Hi, there, Dear Reader. It’s early afternoon here in New Hometown, Florida on Wednesday, January 6, 2021. Currently, the temperature is 68˚F (20˚C) under sunny skies. With humidity at 30% and the wind blowing from the south-southeast at 5 MPH (8 KM/H). the feels-like factor is 68˚F (20˚C). The forecast for the rest of the afternoon calls for partly sunny skies and a high of 70˚F (21˚C). Tonight, we can expect partly cloudy skies and a low of 49˚F (9˚C).
Well, it looks like Democratic voters in Georgia managed to elect at least one of the two Democratic challengers of Republican incumbent Senators Kelly Loeffler and David Perdue. As I write this, it is clear that Loeffler – a political appointee chosen in January 2020 by Georgia’s Republican governor Brian Kemp to replace Republican senator Johnny Isakson, who resigned on December 31, 2019 – lost a special runoff election to Democratic candidate Ralph Warnock. (The other Senatorial race, between Republican incumbent David Perdue and Democratic challenger Jon Osoff, is still too close to call at press time.)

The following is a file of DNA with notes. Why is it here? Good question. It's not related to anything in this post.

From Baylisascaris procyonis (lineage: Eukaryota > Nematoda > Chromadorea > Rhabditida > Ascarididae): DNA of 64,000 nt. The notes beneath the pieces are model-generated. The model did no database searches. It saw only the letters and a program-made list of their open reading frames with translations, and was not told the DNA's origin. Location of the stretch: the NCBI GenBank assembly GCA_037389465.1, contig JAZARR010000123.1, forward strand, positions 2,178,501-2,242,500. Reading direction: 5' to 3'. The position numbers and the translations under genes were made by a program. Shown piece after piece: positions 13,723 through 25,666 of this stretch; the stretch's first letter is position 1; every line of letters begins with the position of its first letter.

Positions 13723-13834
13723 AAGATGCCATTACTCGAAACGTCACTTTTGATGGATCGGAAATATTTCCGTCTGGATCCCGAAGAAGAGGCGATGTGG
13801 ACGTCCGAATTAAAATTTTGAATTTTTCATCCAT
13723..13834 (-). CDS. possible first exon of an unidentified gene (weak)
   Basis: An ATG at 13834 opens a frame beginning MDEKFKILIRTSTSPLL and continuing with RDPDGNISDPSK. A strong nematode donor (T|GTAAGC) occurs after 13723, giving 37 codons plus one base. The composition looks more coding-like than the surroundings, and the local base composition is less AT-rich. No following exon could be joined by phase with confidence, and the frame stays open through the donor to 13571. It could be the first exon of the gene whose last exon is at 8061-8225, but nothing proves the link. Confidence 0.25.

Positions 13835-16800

Both of the incumbents in Georgia are wealthy entrepreneurs and Trump loyalists. Perdue has worked as a management consultant and a high ranking executive at Reebok and PillowTex. Before running for the U.S. Senate in 2014, Perdue was chief executive officer of Dollar General. His net worth is $15.8 million (as of 2018).
Loeffler is perhaps the better-known Republican candidate, not just because of the headlines she made last spring after she and her uber-wealthy husband, Jeffrey Sprecher, sold off stock in companies that would be adversely affected by the COVID-19 pandemic and bought stock in others that would increase in value because of the lockdown and the need for people to work remotely from home.